Many maintenance departments have tossed the old, paper preventative maintenance work orders into the recycle bin and stepped into the shiny, new maintenance tool of today, the CMMS. Although most businesses and facilities would prefer a paperless maintenance system, it can seem a very daunting task to undertake, and many businesses fear the loss of records would be far too probable to risk moving from a traditional paperwork order system to a paperless system, such as a CMMS.
In reality, the most frequent issues in going to a paperless maintenance system have already been identified, and in most cases, there are already documented solutions for the common mistakes, problems, and bugs. The chances are, if something does occur during the data transfer process, it isn’t a new glitch, and there is more than likely a quick solution to get your data where it needs to be without any further issues.
The benefits of moving into a paperless maintenance system are plentiful, and if you follow a clear and concise plan of action, it should be a nearly seamless transition that is beneficial to your entire facility, not just the maintenance department. An example of such a plan of action is to:
Set Facility Goals and KPI’s In Clear Terms
Without goals to achieve, it can become easy to settle for the current status quo as maximum efficiency. However, by setting and meeting goals, you can quickly see trends in the data that otherwise may have gone unnoticed. Key performance indicators, or KPI’s, can provide valuable insight into the production, repair, and preventative maintenance incidents and successes as they occur in your facility.
Find Your Administrator And Develop Their Tasks And Goals
In organizations with highly successful paperless maintenance systems, you’ll typically find they have a dedicated CMMS administrator. This is an individual who is tasked with being the resident guru on the CMMS software and is usually in charge of building and maintaining the information blocks that form the framework of the system.
By having all information updated, added, or deleted by one person, you avoid junk data files like duplicate or inactive entries. By keeping the CMMS data files clean, accurate, and current, you also ensure your reports are not skewed, and that your financial information agrees with the accounting system used by your company. This can also aid in matters like the 3 point match invoice payment system, and other in house accounting processes.
List Your Top 10 “Must Achieve” Tasks
We all want to get everything done Today. It is what makes us so good at our jobs, and so prepared for the next task. In reality, however, there are only so many hours in the workday, so it’s important to prioritize. As you prepare to unroll your paperless maintenance system, plan to achieve 10 major goals aided by the use of the CMMS, and work toward completing and reviewing those 10 goals before setting the next 10 goals for your facility. Don’t be afraid to build your goal list in small steps, so that it isn’t overwhelming, but is, instead, a tool to better your facility.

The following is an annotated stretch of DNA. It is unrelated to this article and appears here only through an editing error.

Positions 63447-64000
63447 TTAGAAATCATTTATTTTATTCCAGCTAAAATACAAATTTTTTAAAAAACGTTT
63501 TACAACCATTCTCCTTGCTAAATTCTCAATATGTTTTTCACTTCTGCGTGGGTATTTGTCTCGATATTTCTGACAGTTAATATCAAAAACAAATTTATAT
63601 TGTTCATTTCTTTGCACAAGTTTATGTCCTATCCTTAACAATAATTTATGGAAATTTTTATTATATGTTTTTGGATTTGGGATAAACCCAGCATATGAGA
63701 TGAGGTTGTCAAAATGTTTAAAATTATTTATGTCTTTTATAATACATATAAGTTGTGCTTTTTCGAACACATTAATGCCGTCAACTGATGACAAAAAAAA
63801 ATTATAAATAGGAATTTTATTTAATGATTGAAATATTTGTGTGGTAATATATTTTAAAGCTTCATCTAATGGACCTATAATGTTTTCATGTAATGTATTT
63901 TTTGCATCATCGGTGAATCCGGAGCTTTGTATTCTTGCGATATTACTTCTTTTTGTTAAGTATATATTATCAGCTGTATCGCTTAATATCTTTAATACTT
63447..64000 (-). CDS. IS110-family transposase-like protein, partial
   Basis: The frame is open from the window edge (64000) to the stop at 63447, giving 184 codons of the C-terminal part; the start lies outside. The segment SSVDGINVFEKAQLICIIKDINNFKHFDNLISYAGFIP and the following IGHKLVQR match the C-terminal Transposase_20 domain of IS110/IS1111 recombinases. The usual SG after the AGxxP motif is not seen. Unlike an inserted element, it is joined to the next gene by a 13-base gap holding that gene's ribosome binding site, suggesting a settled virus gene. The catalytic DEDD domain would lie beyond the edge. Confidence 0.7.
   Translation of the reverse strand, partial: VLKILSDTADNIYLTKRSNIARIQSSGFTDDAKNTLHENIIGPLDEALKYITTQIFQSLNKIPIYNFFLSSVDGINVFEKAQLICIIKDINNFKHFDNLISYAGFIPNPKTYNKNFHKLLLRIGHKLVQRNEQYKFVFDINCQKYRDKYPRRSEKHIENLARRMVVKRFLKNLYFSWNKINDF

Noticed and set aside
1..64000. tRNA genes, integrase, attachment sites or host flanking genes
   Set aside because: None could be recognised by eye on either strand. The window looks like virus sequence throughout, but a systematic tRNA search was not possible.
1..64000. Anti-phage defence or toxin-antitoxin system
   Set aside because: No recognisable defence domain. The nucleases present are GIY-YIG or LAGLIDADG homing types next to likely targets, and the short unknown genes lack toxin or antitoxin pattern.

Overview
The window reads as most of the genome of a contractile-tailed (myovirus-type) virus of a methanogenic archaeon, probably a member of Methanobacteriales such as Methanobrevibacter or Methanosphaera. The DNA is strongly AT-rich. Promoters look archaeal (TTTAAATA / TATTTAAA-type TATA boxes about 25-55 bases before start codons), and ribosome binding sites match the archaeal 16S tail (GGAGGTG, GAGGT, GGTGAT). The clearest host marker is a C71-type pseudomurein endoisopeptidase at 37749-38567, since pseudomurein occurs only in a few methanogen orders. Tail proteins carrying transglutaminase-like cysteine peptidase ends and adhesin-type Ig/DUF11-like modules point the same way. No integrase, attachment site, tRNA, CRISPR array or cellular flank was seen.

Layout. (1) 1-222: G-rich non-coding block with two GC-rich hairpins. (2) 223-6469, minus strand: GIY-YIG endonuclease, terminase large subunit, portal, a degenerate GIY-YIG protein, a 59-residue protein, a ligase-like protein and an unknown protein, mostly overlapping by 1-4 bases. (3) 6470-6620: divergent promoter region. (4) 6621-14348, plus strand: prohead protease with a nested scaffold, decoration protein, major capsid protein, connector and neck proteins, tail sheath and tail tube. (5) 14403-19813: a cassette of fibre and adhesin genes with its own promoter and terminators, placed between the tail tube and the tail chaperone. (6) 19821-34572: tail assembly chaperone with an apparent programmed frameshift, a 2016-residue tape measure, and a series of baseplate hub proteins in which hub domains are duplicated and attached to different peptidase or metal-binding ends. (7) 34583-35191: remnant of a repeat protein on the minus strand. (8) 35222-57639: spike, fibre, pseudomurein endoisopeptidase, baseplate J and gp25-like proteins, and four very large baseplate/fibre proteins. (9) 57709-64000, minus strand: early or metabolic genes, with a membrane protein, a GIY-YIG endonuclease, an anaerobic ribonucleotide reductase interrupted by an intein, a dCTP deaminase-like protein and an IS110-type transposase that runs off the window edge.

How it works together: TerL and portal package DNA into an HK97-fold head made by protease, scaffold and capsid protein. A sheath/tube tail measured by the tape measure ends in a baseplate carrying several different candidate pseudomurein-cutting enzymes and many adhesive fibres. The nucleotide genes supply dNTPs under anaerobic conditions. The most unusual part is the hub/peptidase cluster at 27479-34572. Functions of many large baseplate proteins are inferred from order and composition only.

Review And Edit Your Existing Facility Processes
Not all of the processes that a company has in place are effective or current, that’s just the truth of the matter. Prior to going paperless, take this as your opportunity to review the existing facility processes and methods of completion, deleting old methods, and updating every process to the current and active process. Your facility is constantly evolving and growing, and it’s important to remember that the processes for completing work grow and change along with it.
Scan Documents And Archive All Paper Files
When moving to a paperless maintenance system, remember to physically remove the paper files. Although there are many reasons for this, topping the list is the fact that going paperless is pointless if you leave old and outdated paper copies of procedures and work orders floating around to keep everyone confused. Scan all documents that aren’t currently on the company drive, then file them away with the remainder of your paper file archives. The only maintenance documents available to anyone should be located on the CMMS itself.
Train Staff Using A Universal System Entry Format
By using a universal entry format for all entries into the CMMS, you ensure the data listed there can be interpreted by anyone looking at it. For example, if all operators of heavy equipment log their time as Operator ID, Equipment ID, Equipment Location, it allows every to understand the exact location of the specific piece of information in every entry, because every entry is written in the exact same format. This not only saves time in editing and reporting, but it also ensures only clean and detailed information is recorded in your CMMS.
Author Bio: By Talmage Wagstaff,co-Founder and CEO of REDLIST. Raised in a construction environment, Talmage has been involved in heavy equipment since he was a toddler. He has degrees and extensive experience in civil, mechanical and industrial engineering. Talmage worked for several years as a field engineer with ExxonMobil servicing many of the largest industrial production facilities in the Country.